It's not a big deal, but my opinion, about this opinion, is that it is a case where the exceptions prove the rule. Sure, there are a handful of guys who might have been considered "mid round values" who fell and then performed like first day talents even though they were late picks, but they are far more rare than common.

So, IMO, when honestly assessing the talent added to a team, you are fooling yourself if you view someone you took in the 7th round or as an UDFA as an equal value to a "legit" mid rounder. A 2nd-4th round draft pick, you can (usually) expect to at least be a lock to make the team and often (depending on position) you expect them to have at least some playing time and impact on the team in their first year.

7th rounders and UDFAs, as a rule, are lucky to have a roster spot. And the only reason it really matters, is that, as a fan (or even as management), if you fool yourself into thinking that you have the equivelent of multiple mid round picks, when really you just have a couple, plus several 7th rounders and UDFAs, you are likley to be very disappointed when most of those guys don't end up helping your team.

And I think that is a situation we may find ourselves in this year. I don't know what the team management/ownership REALLY thinks, but I know many, many fans seem to think that some of our major issues as a team will be solved, in large part, due to some of these late picks and UDFAs.

I just think that is a pipe dream. At best, maybe one of them performs above normal expectations for someone drafted at that position, but to think that key roles on our team can be solved with basically draft "leftovers" is dangeroursly optomistic.

I respect your opinion and I also do see your point. But you have to think that when you draft, every player you take from the draft would contribute in some way. Whether it be 1st round pick to an 7th round pick, that player has a role to fulfill, and if expectations are exceeded from your later round picks, its nothing more than good value.

But to expect your players to contribute accordingly by the way they were drafted is illogical, you should know this especially being a 49er fan. Our O-line was filled with late round to UDFA's from Ray Brown, Dave Fiore, Derrick Deese, Jesse Sapolu, John Ayers, Steve Wallace (2nd day pick), Eric Heitmann and Chris Dalman, can't think of anymore right now.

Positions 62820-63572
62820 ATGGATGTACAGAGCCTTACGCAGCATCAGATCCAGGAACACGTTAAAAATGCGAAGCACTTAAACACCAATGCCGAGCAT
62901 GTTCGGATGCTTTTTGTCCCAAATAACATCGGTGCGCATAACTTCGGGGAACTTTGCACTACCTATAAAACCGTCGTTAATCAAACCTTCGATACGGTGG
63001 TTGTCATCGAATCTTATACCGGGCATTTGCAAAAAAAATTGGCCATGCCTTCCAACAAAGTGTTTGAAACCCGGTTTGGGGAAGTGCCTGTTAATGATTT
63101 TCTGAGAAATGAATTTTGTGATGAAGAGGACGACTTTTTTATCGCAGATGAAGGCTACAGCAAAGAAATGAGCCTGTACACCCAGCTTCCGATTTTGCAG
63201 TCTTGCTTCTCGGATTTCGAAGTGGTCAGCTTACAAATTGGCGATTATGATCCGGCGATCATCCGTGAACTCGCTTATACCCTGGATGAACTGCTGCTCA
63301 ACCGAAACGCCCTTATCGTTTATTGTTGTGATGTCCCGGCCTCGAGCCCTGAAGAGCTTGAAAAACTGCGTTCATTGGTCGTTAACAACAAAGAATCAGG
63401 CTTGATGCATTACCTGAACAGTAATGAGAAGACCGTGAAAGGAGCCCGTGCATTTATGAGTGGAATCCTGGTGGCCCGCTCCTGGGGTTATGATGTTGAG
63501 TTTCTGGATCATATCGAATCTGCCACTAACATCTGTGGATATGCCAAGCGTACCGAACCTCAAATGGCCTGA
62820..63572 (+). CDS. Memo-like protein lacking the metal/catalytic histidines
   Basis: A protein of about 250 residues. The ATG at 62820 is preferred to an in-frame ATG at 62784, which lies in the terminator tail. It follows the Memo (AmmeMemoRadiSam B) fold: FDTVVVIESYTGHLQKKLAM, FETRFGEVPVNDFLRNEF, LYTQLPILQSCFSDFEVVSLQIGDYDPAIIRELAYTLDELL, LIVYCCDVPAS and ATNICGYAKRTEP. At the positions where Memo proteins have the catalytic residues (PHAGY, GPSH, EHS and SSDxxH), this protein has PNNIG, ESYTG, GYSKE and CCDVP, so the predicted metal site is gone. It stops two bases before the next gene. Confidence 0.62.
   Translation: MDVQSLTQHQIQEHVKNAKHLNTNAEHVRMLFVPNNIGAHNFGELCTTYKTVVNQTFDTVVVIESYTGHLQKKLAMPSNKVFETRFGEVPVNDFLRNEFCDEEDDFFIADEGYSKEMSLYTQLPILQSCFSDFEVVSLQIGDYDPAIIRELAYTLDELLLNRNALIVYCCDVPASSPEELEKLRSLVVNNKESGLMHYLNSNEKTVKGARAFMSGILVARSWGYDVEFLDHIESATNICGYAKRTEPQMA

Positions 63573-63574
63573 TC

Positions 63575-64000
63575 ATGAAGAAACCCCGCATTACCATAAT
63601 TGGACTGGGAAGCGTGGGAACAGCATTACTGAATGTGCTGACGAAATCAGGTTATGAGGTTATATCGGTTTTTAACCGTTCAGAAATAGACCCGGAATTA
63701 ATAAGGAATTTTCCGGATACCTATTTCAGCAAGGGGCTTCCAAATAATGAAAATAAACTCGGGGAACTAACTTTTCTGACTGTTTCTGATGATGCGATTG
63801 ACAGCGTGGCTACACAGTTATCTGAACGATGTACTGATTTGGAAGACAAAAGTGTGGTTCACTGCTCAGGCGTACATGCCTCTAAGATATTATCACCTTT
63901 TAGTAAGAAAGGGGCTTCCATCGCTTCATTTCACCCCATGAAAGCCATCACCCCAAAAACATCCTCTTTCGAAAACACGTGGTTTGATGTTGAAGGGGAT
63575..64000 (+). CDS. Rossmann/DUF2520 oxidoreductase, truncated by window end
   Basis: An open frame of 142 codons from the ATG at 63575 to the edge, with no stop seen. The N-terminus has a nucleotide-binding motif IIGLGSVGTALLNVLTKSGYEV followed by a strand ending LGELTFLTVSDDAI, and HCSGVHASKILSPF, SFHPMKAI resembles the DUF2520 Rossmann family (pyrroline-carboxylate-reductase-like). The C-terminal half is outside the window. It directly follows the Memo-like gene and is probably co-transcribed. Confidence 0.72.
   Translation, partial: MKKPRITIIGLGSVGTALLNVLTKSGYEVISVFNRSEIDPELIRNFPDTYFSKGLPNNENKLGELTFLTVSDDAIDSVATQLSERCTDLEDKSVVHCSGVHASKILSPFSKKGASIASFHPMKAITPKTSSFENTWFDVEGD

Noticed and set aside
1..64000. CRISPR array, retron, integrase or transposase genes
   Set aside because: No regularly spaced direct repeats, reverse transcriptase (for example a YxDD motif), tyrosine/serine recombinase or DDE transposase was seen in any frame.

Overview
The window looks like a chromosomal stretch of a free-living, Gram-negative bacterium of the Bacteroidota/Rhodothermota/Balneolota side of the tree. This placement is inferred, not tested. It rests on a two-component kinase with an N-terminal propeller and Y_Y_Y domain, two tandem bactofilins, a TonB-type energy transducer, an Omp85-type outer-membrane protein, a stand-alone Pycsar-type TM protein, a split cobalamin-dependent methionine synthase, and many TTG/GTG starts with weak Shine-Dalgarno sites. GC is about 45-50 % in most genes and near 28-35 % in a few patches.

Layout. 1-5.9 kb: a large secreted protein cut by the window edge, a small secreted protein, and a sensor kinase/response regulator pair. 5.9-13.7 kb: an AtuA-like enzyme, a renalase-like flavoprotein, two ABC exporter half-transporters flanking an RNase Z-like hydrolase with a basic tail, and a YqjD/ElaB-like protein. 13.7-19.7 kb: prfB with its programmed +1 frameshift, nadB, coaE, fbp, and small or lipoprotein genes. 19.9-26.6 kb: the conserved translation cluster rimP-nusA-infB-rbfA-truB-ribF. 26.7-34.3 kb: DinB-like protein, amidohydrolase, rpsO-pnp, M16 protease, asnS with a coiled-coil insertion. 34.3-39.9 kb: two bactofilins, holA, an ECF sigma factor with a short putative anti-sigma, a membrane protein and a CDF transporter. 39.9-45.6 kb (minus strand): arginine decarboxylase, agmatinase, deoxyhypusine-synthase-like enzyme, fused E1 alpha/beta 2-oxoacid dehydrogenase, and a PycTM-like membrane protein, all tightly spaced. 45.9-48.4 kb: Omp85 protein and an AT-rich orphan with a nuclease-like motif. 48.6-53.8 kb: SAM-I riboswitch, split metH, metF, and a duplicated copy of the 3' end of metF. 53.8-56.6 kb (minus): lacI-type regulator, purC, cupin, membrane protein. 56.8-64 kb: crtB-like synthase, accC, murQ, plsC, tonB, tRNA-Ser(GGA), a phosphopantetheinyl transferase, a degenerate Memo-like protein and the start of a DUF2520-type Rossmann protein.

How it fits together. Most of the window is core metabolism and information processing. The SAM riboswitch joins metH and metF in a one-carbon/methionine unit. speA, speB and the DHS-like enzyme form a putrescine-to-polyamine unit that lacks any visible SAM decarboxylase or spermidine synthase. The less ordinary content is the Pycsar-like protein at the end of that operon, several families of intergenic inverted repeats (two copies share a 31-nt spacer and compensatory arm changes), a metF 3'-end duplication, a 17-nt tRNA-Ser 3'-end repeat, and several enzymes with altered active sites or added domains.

Our team has been leaning on late round picks to UDFA for a while, its nothing new, that's why from what I've seen and IMO its perfectly normal to think that a late round pick to UDFA can or will contribute. I've always been the one to love to find gems or low risk high reward type players, less of a headache if they fail to live up to expectations.
  • titan
  • Veteran
  • Posts: 2,756
I hope he becomes better than Reggie White, Julius Peppers, Warren Sapp! If not I hope he can be solid, solid like 80 tackles and 10 sacks.
Originally posted by titan:
I hope he becomes better than Reggie White, Julius Peppers, Warren Sapp! If not I hope he can be solid, solid like 80 tackles and 10 sacks.

yes please
Originally posted by Kolohe:
Originally posted by TexasNiner:
Originally posted by Kolohe:
Originally posted by TexasNiner:
Originally posted by Kolohe:
Originally posted by TexasNiner:
Originally posted by Kolohe:
Originally posted by lamontb:
Originally posted by Kolohe:
I wouldn't really look at Jean-Francois as a 7th rounder since he was basically projected as a 2nd to 4th round pick before the draft. He pretty much dropped due to his 12 month suspension, attitude and groin injury.

Which makes him a 7th rounder

You see your looking at it as its written, but not understanding the big picture. Of course hes a 7th rounder, thanks Dr. Obvious, but for his play on the field and potential, he was projected around a 2nd-4th round pick. Which is why I said I wouldn't really look at him as a 7th round pick. Different atmosphere, coaching, teammates, mindset, who knows maybe his play will finally live up to the potential people once saw in him.

I don't buy that "he's really 3rd round talent" arguement at all. It's the same thing as saying Crabtree should be paid as much or more than Heyward-Bey, because he "should" or "could" have been drafted first.

Where you are drafted is where you are drafted. Regardless of what the reason might be as to why you were drafted lower than perhaps you or others expected.

Off the field, mental, work ethic and those types of issues are as real as concerns about height/weight/speed/talent or any other reason someone falls in the draft.